A strip of masking tape to protect the contact surface..

For piecing together the mat, my initial plan was to use some vulcanizing glue (à la bicycle tire repair kit). But, not having any at hand, I ended up using black acrylate sealant. This can withstand about 10% stretch once dried up (and is also weather/water-resistant) so I’m guessing it should work  just as fine (in the long run) as the vulcanizing glue, even despite the seams are more fragile. Silicone sealant would probably work equally well too.

I used strips of painter’s tape over the fretboard PCB (to protect the contact surfaces) and applied small amounts of sealant along the side pieces using a toothpick. After this I inserted the top piece, aligned the frets to match up with the sides and secured the whole thing in place with tape for the drying up period.

..and glue + "contact" piece insert and aligned from one edge. Painter's tape for drying support.

Once dried up, the fretboard had to be dismantled for tape removal. The seams did probably move more than the “10%” during the process, but the pieces held together. Switch contacts work fine too, so it’s a confirmed fix!

Conductivity

Besides the repairing the mat, I also wanted to test a few things to try improving conductivity. Due to the structure of the mat (six long conductive stripes), it is a pretty easy “practice piece” for paint masks and such. Whatever ideas or work methods I can pick up in the process should be applicable towards repairing anything that uses a similar technique (conductive rubber mat over PCB), eg. old game controllers.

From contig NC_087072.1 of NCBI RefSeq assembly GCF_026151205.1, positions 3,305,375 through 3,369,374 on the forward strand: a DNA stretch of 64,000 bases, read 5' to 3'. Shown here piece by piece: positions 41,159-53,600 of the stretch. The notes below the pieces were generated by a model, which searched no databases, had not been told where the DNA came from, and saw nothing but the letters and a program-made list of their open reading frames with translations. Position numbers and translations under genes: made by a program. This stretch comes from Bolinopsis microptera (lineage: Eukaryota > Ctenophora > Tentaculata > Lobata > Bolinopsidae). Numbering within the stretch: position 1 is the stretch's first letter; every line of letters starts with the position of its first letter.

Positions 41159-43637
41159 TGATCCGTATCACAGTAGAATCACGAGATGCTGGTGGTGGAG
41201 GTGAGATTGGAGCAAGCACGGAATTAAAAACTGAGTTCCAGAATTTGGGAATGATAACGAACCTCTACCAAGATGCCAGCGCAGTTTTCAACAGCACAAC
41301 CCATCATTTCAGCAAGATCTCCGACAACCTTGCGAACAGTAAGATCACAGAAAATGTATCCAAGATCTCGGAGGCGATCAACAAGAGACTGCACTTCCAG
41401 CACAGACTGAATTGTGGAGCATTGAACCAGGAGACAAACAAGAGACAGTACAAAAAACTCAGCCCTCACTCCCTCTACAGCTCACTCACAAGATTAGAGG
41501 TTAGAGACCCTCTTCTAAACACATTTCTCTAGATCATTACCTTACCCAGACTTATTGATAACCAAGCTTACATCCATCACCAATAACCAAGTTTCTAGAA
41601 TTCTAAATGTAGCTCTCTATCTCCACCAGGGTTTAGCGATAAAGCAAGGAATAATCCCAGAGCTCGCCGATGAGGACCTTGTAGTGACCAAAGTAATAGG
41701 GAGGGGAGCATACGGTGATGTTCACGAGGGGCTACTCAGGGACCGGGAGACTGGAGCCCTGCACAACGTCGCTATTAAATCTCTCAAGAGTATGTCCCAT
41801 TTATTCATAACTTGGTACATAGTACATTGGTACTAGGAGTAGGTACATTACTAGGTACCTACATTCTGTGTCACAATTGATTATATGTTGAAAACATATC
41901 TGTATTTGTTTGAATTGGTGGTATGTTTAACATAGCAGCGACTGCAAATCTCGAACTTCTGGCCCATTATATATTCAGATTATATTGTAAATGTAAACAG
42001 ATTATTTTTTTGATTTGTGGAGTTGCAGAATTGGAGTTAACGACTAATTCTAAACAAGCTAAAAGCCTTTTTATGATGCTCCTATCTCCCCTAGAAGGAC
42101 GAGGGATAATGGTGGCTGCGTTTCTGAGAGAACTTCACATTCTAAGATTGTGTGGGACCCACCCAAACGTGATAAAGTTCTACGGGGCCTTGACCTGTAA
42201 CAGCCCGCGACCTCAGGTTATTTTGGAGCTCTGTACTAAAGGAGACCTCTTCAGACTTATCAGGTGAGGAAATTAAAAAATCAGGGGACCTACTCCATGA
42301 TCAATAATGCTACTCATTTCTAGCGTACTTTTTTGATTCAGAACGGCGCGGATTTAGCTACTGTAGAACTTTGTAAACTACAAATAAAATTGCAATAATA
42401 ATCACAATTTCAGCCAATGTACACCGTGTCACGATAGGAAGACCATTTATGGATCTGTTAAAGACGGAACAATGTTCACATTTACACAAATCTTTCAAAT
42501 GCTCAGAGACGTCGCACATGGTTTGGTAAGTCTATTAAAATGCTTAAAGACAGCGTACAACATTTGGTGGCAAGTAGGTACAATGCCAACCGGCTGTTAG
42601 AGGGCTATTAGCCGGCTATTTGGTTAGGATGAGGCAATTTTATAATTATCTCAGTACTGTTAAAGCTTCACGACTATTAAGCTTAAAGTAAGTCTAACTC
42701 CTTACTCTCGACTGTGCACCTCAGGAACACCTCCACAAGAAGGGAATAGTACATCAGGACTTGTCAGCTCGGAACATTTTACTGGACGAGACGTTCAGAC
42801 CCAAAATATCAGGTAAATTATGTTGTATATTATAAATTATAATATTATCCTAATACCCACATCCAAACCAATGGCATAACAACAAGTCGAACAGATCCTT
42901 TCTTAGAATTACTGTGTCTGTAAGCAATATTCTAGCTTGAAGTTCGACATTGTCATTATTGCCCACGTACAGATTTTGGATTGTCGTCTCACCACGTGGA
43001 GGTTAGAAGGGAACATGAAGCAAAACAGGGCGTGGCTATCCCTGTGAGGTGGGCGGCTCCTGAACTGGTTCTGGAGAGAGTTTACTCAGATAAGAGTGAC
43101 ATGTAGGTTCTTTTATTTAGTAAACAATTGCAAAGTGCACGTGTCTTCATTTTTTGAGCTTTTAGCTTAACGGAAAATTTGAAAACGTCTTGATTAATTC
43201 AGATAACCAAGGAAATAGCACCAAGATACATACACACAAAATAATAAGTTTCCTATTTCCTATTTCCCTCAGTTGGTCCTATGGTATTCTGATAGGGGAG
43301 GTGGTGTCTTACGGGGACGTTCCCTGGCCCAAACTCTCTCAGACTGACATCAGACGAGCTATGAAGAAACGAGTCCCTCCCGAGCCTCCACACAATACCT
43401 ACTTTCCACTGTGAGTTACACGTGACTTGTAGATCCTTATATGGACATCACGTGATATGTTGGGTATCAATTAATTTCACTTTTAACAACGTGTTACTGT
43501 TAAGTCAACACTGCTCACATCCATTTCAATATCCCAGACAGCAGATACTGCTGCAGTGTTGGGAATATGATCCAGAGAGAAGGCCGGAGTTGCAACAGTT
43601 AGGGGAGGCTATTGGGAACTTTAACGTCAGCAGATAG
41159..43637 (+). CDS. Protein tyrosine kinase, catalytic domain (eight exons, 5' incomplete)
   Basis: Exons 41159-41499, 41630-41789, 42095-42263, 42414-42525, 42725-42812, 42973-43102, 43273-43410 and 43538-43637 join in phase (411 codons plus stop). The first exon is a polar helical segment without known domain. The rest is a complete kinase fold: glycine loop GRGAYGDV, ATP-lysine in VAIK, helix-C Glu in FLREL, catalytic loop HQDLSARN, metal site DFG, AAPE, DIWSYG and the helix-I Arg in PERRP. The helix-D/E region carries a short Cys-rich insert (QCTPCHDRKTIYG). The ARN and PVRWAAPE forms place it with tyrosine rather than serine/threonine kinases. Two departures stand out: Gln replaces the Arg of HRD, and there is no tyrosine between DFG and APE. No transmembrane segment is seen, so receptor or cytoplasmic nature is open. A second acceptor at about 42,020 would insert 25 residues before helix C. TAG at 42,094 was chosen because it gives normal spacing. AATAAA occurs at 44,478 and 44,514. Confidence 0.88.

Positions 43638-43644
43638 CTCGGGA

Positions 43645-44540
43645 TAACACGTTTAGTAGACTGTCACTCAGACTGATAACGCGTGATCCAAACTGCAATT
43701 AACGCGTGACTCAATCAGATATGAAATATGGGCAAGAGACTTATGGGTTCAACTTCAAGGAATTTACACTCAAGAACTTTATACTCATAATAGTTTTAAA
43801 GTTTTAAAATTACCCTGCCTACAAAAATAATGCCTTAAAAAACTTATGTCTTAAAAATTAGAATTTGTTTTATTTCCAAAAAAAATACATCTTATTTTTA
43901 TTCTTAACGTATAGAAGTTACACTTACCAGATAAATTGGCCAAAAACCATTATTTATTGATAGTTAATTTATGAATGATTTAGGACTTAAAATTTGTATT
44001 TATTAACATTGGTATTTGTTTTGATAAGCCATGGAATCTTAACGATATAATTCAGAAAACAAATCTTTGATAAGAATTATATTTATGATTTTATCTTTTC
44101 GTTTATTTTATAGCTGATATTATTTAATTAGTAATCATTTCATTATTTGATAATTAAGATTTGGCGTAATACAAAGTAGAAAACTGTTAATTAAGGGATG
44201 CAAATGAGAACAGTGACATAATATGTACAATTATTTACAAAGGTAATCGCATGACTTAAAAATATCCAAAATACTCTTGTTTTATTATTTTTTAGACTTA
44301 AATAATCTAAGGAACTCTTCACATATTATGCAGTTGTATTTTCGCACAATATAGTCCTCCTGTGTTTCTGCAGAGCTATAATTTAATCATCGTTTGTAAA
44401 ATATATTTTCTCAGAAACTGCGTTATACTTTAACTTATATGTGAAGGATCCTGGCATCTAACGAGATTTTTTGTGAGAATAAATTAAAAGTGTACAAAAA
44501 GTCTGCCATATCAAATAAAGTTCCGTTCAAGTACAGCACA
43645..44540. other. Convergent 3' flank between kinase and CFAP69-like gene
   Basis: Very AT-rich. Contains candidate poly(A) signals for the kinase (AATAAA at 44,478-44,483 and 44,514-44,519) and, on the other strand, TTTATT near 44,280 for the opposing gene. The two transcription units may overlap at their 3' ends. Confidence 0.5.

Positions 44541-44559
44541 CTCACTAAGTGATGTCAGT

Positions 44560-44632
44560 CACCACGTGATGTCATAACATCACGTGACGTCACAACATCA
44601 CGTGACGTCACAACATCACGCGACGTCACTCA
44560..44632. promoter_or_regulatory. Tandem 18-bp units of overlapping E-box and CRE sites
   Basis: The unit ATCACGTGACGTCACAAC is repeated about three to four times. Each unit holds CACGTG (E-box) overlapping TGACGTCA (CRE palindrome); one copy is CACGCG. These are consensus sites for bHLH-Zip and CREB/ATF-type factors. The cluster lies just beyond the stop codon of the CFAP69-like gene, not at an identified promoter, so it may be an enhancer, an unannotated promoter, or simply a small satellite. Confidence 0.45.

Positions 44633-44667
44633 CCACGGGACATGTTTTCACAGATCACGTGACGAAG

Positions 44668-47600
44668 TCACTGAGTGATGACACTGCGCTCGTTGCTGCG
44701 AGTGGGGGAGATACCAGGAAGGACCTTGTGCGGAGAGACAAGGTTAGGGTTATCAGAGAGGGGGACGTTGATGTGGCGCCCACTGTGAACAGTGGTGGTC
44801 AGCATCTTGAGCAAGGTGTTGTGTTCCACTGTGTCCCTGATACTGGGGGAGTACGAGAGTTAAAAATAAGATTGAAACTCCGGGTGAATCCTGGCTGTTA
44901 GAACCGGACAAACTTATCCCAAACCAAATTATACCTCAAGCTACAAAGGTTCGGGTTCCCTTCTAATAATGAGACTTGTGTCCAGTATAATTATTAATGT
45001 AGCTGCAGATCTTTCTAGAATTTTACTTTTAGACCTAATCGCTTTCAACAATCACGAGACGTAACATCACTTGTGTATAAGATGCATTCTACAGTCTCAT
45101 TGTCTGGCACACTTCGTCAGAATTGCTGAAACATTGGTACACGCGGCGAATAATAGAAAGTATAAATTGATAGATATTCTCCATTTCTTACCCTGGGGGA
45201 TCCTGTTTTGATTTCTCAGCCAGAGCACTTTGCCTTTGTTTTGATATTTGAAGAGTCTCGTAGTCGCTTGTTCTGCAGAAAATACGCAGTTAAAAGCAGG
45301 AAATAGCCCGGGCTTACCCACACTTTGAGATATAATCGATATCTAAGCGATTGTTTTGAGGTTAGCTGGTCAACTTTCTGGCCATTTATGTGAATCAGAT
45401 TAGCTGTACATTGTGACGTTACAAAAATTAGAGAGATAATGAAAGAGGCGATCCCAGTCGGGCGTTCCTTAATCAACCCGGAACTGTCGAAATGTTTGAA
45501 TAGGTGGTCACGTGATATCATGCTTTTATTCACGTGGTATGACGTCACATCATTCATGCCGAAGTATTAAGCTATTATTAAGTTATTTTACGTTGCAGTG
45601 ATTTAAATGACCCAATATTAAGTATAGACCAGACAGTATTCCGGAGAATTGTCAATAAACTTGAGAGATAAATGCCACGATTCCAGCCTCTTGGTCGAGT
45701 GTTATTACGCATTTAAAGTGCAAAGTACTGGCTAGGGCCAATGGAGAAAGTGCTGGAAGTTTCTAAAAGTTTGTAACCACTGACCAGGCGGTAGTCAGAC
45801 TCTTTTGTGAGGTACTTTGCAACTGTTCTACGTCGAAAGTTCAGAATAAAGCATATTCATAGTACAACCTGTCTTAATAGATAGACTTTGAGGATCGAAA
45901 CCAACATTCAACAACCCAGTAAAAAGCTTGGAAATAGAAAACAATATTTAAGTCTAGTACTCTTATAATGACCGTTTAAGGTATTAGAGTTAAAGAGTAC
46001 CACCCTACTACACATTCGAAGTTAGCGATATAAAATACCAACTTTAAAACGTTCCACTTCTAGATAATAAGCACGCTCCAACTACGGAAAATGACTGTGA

First up, graphite spray. The stuff I’m using is ‘Graphit 33‘ by Kontakt-Chemie. No idea what it actually consists off (graphite, obviously), but it’s great for making this and that conductive. For the paint mask I first tested a few types of painter’s tape, but these didn’t stick at all. Builders tape gripped slightly better, actually staying attached without any pressure applied on top.

Builder's tape attached to mat..

..and sliced, ready to receive paint.

Once installed, the mat gave excellent contact BUT very shortly after, also started making unwanted random contacts. Quick check on the contact surface and indeed, the paint was already flaking off here and there: